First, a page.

troops have opened fire, killing five civilians, after a land mine attack
on their convoy in the town of Beledweyne in central Somalia.
Troops fired in all directions after the mine
struck a water tanker, the convoy’s last vehicle, witnesses said.
Ethiopian forces have been in Somalia since December at the invitation of
the transitional government, fighting Islamist insurgents and clan militias.
The Islamists are increasingly adopting guerrilla tactics in the conflict.
They have taken to using roadside bombs and landmines after they were defeated
by a major offensive in the capital, Mogadishu, last month.
African Union force
The Ethiopian convoy was heading to a base in the western part of Beledweyne,
witnesses told the BBC.
One roadside vendor, Ali Iid, said: "The troops opened fire in all directions
soon after the blast and controlled the scene for 10 minutes before they continued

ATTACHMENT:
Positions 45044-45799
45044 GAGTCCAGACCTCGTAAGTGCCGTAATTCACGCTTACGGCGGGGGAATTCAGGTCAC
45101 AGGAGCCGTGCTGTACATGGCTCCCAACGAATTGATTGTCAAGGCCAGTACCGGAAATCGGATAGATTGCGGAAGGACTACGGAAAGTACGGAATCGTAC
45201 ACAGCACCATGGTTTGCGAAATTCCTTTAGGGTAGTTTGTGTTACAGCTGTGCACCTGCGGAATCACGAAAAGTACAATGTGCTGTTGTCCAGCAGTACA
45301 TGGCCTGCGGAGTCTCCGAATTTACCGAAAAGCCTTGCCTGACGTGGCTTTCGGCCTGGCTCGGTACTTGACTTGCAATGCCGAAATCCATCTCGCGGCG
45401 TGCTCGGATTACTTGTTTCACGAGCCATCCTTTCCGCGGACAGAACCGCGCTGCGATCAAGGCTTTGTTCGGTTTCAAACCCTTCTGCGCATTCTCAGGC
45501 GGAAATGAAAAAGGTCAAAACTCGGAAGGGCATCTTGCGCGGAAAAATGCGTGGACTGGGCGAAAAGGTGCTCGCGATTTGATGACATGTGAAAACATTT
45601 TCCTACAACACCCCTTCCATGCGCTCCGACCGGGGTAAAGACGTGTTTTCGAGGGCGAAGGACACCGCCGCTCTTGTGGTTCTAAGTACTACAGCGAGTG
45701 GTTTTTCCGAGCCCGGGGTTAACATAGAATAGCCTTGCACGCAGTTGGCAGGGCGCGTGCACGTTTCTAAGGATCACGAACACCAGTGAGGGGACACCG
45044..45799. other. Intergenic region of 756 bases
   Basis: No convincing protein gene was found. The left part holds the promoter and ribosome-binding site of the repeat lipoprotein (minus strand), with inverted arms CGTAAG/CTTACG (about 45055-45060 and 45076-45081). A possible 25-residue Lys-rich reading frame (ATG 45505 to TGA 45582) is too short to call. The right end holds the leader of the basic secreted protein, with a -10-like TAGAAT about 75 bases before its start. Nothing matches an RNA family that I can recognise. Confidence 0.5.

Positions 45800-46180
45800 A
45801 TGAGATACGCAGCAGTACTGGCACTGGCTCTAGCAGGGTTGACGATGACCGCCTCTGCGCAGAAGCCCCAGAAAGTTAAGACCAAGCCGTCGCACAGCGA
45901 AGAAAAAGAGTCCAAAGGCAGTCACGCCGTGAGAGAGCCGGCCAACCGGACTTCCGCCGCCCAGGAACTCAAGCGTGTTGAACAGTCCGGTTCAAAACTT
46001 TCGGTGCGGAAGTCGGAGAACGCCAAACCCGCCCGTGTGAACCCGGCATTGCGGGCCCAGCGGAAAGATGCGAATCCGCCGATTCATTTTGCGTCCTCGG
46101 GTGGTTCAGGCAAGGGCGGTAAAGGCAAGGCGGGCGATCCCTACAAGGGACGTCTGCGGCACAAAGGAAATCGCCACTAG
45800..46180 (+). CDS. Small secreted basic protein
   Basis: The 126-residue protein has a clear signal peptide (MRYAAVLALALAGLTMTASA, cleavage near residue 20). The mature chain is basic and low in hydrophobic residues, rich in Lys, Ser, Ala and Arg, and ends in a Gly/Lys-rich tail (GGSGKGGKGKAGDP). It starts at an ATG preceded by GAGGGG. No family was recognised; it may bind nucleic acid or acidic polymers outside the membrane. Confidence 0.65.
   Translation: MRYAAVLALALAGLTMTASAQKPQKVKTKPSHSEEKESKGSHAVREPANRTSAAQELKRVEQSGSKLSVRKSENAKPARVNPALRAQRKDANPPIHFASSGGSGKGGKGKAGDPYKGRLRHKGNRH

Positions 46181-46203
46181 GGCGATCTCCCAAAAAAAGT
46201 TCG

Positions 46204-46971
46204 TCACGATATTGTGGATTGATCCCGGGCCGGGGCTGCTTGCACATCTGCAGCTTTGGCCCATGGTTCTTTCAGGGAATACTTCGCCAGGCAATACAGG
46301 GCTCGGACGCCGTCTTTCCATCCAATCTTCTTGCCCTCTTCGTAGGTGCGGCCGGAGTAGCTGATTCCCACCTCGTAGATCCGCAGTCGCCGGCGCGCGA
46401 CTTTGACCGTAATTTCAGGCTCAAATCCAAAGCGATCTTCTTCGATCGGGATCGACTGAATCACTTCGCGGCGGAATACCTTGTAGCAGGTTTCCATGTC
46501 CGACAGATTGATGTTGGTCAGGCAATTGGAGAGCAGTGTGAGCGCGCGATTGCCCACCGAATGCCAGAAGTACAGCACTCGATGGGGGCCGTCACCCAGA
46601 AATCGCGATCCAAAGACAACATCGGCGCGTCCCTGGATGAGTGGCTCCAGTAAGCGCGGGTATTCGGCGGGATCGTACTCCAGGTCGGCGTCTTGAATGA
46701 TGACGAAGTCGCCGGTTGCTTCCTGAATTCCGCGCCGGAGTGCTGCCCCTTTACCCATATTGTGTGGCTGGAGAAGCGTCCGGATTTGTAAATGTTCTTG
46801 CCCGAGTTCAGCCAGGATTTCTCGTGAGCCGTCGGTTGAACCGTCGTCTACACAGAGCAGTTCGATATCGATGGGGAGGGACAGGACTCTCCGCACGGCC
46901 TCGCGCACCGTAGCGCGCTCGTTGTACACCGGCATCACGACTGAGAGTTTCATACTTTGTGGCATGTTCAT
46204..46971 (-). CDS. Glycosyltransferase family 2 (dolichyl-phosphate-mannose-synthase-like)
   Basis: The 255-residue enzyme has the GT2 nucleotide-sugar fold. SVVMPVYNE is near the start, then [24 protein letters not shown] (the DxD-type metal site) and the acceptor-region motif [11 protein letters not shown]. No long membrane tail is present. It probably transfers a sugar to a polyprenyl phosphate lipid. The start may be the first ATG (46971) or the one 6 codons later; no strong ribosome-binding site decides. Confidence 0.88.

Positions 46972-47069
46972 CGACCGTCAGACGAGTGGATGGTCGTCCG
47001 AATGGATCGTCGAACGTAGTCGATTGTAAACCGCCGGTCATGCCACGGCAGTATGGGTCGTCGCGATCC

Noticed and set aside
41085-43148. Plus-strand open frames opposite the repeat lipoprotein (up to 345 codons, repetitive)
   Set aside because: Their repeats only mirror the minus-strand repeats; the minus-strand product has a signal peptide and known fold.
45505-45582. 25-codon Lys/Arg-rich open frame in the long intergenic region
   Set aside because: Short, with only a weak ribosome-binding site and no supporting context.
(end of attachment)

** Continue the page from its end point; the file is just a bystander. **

"The explosion rocked the entire area. We ducked and it sent clouds of
huge smoke into the sky. I saw five people lying in the street."
A police colonel, Yusuf Aden, told the BBC the explosion was a remote-controlled
"Five people, all of them passers-by, were killed and three others who
were wounded were admitted to hospital," Col Aden said.
About 40 Somalis were detained for questioning by the Ethiopian military but
were later released.
Ethiopia says it wants to leave Somalia once the African Union peacekeeping
force there is at an effective level.
Some 1,500 Uganda soldiers have been deployed as part of the planned 8,000-strong
However, other AU nations have been wary of providing more troops.
Somalia has been without an effective national government for 16 years, controlled
by rival militias and awash with guns.